Quotes of the day

So it turns out that President Obama—that whip-smart guy who is so super-curious about everything (unlike that quitter-snowbilly former Gov. Sarah Palin amirite?)—apparently had no idea that his administration was letting veterans croak while on waiting lists for care at Veterans Affairs (V.A.) facilities. At the very least, his people knew about the waiting-list problems, including inaccurate reporting on treatment times, back in 2008.

You remember the Fast and Furious gun-walking snafu? He read about that in the papers. Same thing with NSA surveillance. And it took him a few days to realize that the Obamacare website was tripping balls but he finally started to get news reports about it after a few days. And needless to say, he didn’t have any idea that the IRS—his IRS—was targeting Tea Party groups until he read about in the papers…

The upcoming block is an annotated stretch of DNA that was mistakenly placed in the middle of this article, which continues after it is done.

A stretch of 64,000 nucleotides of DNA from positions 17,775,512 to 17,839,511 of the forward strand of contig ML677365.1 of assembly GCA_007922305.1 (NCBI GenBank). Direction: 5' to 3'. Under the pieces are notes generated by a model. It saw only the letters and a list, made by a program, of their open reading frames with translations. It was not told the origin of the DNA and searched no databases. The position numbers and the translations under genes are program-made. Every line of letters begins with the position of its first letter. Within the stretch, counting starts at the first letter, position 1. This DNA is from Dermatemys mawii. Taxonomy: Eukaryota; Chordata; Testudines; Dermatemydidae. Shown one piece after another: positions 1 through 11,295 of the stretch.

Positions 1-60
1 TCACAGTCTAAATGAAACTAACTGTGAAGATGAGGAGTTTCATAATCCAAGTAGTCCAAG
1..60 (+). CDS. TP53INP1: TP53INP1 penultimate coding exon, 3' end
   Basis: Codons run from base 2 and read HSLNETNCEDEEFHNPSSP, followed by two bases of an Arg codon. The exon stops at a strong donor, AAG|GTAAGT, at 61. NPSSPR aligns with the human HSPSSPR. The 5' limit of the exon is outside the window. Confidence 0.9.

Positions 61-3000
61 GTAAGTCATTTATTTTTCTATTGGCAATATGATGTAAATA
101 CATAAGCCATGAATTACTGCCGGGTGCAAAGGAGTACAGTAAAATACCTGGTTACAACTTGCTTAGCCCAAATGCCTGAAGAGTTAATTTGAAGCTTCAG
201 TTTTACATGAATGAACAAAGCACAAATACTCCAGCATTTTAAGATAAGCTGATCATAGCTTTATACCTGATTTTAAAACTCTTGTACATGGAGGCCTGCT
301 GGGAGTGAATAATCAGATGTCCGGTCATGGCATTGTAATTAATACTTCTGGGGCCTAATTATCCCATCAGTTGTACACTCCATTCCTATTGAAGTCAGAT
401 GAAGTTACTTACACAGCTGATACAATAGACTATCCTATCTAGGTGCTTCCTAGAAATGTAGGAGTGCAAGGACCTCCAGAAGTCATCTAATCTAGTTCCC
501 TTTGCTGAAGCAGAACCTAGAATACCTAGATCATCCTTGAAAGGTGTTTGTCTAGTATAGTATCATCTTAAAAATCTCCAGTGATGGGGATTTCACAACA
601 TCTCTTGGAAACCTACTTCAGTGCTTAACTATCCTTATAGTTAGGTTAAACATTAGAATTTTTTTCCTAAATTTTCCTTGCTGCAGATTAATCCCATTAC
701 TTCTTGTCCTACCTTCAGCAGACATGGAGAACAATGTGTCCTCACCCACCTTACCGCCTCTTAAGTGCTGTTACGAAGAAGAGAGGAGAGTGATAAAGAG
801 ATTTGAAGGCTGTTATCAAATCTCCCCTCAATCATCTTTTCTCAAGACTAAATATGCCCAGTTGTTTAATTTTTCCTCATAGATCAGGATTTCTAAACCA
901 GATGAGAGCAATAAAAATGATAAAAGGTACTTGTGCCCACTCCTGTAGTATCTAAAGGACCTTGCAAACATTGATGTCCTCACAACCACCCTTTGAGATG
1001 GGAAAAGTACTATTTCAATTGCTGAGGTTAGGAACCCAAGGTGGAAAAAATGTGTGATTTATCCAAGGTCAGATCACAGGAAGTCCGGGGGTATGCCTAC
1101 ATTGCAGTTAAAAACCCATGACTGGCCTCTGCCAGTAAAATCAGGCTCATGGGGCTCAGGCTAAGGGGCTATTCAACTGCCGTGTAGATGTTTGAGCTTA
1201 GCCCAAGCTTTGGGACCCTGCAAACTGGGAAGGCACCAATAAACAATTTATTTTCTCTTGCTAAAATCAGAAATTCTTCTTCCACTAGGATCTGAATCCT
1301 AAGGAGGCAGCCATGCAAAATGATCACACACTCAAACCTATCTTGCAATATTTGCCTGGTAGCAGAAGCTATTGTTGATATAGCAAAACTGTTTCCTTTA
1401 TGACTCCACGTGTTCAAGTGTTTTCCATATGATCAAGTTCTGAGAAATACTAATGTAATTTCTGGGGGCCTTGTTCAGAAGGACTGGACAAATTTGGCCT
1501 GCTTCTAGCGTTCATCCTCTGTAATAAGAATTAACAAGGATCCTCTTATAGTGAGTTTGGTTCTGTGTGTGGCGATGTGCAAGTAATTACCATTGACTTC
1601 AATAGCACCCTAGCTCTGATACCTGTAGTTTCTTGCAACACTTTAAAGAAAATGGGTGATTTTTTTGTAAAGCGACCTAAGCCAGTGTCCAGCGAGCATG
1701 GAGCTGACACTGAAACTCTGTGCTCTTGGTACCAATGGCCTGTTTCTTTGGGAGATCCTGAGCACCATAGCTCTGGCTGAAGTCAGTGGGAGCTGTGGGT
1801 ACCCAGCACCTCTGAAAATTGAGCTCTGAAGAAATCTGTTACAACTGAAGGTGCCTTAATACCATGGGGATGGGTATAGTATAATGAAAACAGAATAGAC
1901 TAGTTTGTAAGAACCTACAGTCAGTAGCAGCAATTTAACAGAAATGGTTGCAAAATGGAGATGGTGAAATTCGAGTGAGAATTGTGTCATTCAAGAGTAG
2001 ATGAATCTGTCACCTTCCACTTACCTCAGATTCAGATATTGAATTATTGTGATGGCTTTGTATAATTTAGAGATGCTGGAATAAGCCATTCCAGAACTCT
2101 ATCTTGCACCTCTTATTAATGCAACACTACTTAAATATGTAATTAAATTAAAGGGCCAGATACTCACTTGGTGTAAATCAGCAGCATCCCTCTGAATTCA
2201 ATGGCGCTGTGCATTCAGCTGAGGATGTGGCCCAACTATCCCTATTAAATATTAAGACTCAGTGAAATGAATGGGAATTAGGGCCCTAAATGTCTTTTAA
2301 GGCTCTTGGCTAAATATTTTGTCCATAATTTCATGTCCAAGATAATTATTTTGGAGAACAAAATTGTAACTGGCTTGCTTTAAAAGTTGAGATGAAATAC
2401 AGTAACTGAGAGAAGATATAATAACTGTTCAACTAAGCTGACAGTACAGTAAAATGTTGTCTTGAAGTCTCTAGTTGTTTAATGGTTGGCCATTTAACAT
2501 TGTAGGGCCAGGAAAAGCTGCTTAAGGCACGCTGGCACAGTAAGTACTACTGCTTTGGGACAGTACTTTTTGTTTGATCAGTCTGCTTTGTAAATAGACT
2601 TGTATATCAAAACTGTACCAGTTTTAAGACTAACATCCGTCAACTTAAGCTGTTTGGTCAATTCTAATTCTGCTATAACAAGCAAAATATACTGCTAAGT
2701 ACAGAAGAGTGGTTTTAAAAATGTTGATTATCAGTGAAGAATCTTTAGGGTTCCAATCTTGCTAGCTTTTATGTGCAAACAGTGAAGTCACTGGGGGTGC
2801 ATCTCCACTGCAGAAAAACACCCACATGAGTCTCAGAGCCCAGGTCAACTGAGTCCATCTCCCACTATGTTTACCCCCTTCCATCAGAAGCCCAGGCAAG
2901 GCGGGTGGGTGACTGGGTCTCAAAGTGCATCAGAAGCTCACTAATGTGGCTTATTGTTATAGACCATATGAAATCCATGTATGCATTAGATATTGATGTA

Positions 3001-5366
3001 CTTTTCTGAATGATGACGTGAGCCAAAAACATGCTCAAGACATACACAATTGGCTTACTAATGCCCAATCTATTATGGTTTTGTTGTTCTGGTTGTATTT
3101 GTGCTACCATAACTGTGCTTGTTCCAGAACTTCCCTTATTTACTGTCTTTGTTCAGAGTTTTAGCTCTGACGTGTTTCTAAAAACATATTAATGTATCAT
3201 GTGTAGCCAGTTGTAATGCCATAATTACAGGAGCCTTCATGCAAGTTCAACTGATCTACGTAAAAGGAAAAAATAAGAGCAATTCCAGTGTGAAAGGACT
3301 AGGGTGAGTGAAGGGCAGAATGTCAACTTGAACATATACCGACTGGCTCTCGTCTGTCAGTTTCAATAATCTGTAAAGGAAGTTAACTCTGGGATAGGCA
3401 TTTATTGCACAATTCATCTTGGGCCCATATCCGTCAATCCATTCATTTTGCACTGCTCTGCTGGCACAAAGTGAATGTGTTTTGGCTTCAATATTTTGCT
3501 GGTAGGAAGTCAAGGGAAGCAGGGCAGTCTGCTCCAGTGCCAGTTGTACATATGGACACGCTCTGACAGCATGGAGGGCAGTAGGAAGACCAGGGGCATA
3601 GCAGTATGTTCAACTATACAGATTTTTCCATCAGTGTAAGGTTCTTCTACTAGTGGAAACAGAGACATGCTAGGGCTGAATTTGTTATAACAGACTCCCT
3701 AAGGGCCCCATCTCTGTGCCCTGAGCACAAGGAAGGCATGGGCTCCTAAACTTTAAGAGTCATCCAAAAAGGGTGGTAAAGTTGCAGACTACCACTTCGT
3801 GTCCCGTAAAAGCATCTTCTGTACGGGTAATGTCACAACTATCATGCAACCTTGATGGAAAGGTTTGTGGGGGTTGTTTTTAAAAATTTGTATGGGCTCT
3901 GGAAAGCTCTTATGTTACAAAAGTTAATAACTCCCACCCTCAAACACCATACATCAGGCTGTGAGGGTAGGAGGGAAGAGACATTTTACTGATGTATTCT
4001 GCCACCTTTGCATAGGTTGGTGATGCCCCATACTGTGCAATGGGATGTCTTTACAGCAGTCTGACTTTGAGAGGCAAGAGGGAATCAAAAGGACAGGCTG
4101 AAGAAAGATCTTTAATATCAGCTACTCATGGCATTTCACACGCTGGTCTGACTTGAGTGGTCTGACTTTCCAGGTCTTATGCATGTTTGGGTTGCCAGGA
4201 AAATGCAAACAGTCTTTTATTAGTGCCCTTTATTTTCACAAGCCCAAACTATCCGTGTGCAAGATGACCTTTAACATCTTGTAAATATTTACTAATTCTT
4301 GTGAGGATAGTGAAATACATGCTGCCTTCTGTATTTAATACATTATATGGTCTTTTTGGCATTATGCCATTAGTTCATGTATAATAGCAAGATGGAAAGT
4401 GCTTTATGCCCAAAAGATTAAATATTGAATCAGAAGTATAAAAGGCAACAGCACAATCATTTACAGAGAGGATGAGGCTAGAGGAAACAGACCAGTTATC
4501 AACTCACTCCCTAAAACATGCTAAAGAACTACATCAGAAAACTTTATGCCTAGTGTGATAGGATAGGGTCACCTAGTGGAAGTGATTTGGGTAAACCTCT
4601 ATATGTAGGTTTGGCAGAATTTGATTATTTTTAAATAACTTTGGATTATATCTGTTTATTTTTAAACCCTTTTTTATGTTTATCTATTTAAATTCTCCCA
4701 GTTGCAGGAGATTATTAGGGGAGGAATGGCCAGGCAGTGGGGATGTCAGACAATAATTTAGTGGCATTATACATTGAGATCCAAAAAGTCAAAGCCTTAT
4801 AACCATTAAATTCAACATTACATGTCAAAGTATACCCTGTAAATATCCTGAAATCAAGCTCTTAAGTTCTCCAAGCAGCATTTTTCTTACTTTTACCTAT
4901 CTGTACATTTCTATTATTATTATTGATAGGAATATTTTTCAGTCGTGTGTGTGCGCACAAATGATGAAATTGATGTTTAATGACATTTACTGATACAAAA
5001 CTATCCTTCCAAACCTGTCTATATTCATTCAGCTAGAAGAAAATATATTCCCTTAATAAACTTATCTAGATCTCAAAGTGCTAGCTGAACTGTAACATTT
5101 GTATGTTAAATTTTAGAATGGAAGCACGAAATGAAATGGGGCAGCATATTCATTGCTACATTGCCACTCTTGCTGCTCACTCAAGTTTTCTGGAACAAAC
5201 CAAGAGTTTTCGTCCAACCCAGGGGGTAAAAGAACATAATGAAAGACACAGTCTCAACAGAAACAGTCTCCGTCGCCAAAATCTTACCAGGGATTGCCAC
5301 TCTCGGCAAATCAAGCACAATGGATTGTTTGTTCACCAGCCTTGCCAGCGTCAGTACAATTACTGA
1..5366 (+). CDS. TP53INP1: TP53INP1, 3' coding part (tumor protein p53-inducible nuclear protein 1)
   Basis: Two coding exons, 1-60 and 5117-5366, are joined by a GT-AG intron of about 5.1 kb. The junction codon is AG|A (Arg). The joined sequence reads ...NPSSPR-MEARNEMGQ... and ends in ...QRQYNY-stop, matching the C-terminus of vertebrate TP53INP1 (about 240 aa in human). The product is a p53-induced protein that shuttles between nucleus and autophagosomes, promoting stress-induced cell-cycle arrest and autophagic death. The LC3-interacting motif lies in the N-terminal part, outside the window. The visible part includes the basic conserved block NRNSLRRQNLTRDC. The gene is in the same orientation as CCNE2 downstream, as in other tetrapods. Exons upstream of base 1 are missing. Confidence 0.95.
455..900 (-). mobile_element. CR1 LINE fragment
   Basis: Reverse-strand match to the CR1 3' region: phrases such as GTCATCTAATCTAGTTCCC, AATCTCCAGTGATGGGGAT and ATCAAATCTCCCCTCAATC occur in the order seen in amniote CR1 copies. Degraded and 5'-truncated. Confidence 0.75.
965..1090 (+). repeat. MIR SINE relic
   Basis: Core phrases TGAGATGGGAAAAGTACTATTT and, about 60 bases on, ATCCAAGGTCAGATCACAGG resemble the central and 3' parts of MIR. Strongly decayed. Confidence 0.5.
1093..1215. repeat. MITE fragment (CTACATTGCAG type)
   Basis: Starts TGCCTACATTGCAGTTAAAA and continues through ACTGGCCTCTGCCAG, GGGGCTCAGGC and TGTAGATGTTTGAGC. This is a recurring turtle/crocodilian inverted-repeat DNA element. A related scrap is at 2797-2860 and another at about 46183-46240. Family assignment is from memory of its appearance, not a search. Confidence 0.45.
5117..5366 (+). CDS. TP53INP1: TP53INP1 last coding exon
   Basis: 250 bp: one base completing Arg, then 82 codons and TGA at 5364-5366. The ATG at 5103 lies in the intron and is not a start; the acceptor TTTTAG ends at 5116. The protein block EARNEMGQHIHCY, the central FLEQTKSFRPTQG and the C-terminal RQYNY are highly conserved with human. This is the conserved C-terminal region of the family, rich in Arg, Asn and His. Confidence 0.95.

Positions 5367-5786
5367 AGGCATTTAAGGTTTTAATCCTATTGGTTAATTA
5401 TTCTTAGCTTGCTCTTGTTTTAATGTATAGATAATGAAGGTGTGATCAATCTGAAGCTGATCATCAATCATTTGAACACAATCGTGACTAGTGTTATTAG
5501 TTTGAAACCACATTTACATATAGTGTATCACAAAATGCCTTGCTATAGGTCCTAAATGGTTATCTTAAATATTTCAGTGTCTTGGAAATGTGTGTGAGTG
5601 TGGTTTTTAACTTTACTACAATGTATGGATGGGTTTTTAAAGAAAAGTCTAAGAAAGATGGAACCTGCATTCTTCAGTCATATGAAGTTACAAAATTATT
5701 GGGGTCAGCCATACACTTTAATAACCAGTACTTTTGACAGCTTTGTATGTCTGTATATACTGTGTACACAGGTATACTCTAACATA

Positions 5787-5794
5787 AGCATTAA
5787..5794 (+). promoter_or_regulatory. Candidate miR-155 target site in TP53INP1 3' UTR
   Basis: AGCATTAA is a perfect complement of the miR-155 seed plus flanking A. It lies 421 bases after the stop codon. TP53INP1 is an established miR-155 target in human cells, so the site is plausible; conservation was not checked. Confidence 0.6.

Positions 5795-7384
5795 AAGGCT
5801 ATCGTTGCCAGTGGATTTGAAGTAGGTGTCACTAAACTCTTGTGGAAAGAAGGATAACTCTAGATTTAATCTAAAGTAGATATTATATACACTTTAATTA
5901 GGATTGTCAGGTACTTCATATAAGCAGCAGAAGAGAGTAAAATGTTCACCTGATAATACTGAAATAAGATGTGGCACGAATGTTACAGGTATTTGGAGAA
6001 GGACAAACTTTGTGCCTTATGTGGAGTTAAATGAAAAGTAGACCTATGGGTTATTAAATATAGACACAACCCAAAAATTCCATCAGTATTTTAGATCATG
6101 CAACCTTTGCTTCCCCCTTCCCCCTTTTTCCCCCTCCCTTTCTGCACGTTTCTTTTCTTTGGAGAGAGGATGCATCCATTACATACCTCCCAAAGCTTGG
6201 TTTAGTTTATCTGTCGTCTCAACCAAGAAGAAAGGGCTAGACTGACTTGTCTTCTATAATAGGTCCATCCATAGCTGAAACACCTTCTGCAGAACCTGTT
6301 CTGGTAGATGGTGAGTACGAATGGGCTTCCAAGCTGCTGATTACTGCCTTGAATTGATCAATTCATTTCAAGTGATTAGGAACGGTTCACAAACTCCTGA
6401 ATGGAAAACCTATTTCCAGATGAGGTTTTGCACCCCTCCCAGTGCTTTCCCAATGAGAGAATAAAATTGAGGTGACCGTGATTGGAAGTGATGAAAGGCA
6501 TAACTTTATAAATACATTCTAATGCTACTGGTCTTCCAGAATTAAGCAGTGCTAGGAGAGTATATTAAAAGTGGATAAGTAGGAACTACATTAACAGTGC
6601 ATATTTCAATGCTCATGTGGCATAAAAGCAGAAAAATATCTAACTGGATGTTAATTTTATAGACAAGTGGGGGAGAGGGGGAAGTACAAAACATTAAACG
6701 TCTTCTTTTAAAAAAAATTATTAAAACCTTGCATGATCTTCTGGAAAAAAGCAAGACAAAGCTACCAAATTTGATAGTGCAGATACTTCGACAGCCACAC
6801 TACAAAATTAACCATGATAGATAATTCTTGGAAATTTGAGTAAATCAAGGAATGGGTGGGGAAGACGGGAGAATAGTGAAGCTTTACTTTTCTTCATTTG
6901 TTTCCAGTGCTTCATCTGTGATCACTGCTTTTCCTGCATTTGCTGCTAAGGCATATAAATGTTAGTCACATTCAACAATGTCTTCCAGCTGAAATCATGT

If Barack Obama wants to play Chauncey Gardiner and basically act as if he has frickin’ idea of what’s going around in his White House, that’s fine by me.

But will his erstwhile defenders at least admit that either he is a know-it-all who is full of B.S. when he pleads ignorance or that he just has no clue about what’s taking place in this City on a Hill already? It’s not flattering to him whichever way you want to go. But at least it’ll be consistent.


As controversy swirls around the Veterans Administration over deaths caused by delayed care, an investigation by the Dayton Daily News found that the VA settled many cases that appear to be related to delays in treatment.

A database of paid claims by the VA since 2001 includes 167 in which the words “delay in treatment” is used in the description. The VA paid out a total of $36.4 million to settle those claims, either voluntarily or as part of a court action.